After going through the intro scene, you will be greeted with the main menu which contains all 7 playable titles in this collection. You also have a replay, manual and staff options. If you are wondering where the options are, they are specific for each game, so they must be adjusted from within each game. My only complaint here is that the manual is in japanese. There isn’t much to learn from a manual though. The only thing was the Darius Gaiden capture mechanic, so I picked that one up from the internet.
AN ENTIRE LEGACY
Speaking of the games, 7 different titles can be quite intimidating. If you are anything like me, then chances are you don’t know what’s “new ver” or “extra ver”. Thankfully, each game features a sort of museum display that features a screenshot of the menu, the title, the launch date and a very thorough description of the game. The text will navigate you through each version of the games and specifically highlight why it is different from its predecessor or what was changed when going to western markets.
Each game includes a training mode for those who wish to challenge specific parts of the game. Training mode will let you choose to play any stage and customize a variety of settings such as the strength of your Silver Hawk and the game rank, which is the in-game difficulty. The obvious use for this mode is to practice your piloting skills and go for the 1CC. Even casual players can view this as a pseudo level select cheat code for maximum enjoyment!
Perhaps one of the most amazing inclusions of the collection is the replay mode. For every one of your play throughs, there is an option to save a replay of your play session. What differs from regular replays, is that they pack an incredibly robust set of features. Other than being able to watch a recording of yourself, you can see your inputs and control the playback of the replay. You can rewind, fast forward, go back, increase the speed or even go full slow-mo to analyze your gameplay.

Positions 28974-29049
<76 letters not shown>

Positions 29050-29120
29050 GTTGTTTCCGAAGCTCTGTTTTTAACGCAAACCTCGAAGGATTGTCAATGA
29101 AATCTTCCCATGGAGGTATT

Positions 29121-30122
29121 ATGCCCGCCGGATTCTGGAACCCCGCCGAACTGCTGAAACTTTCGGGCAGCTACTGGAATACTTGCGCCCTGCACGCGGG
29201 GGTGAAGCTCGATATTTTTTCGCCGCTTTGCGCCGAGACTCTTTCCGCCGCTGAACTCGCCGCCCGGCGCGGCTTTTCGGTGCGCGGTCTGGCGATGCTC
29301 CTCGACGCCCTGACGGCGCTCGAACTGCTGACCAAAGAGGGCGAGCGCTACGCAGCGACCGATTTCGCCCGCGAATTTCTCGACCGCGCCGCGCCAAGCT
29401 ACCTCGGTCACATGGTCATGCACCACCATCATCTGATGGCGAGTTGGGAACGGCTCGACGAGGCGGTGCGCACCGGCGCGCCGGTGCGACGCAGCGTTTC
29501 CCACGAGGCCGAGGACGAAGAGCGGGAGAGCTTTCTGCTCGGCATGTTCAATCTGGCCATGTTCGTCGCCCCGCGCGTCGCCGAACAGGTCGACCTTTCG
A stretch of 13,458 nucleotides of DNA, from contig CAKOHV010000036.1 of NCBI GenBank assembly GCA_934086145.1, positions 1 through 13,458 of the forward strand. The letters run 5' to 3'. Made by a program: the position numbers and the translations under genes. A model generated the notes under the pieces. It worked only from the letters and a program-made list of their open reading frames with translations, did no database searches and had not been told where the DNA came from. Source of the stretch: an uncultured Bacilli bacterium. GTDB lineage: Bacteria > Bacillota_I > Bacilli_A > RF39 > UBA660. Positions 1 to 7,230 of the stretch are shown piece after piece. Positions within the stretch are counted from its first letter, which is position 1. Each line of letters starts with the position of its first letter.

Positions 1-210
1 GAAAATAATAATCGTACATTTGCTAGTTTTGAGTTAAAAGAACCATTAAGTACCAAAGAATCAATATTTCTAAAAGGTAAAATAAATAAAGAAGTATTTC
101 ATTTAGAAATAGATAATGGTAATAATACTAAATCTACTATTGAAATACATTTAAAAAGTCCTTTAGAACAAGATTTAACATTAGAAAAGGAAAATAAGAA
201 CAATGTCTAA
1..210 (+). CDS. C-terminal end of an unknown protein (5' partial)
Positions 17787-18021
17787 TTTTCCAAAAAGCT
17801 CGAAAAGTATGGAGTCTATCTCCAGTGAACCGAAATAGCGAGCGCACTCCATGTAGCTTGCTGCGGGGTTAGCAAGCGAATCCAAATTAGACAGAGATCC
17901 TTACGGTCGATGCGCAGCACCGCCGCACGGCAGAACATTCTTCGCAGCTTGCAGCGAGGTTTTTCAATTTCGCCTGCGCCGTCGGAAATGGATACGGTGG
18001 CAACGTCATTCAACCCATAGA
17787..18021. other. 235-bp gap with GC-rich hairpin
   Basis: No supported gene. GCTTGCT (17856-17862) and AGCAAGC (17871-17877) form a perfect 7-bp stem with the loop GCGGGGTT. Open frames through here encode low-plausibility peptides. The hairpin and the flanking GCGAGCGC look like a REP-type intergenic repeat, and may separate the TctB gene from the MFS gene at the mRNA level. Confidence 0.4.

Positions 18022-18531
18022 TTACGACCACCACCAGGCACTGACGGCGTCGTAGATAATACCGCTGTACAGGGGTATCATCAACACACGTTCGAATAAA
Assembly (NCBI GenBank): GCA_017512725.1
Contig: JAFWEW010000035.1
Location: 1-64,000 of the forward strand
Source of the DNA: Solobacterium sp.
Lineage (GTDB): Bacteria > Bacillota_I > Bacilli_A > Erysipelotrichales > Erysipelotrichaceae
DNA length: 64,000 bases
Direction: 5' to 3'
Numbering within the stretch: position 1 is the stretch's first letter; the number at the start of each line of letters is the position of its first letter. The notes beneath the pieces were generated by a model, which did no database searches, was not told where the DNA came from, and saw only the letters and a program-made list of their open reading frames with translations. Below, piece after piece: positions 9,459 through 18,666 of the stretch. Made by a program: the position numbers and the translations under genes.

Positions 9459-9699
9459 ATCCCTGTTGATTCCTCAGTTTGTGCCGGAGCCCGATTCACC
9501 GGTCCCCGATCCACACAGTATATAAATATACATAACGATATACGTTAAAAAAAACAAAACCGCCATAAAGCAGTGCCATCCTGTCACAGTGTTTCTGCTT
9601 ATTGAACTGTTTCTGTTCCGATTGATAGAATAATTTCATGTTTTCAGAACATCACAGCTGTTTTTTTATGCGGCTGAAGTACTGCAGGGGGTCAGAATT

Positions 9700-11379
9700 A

KING OF THE ARCADE
Challenging oneself is one thing, but going after the world is the true spirit or arcade shmups. Darius Cozmic Collection Arcade features online rankings which are separated into 2 categories: “Arcade” and “All-mix”. Arcade is played with every setting on default and using only one credit. If you are playing and choose to spend an additional credit to continue, then your scoring is changed to “All-mix”. All-mix is a catch-all for every other style, from easy difficulty to hard or even static rank modes.
If you ever wondered what’s it like to play like the king of the leaderboards, then you’ll be glad to know you can download leaderboard replays! This allows you to watch the entire play throughs of top players, along with their inputs and the previously mentioned playback features of a replay. A must have for those willing to go for the record or even those curious about what it means to be a champion.
YOUR PERFECT CABINET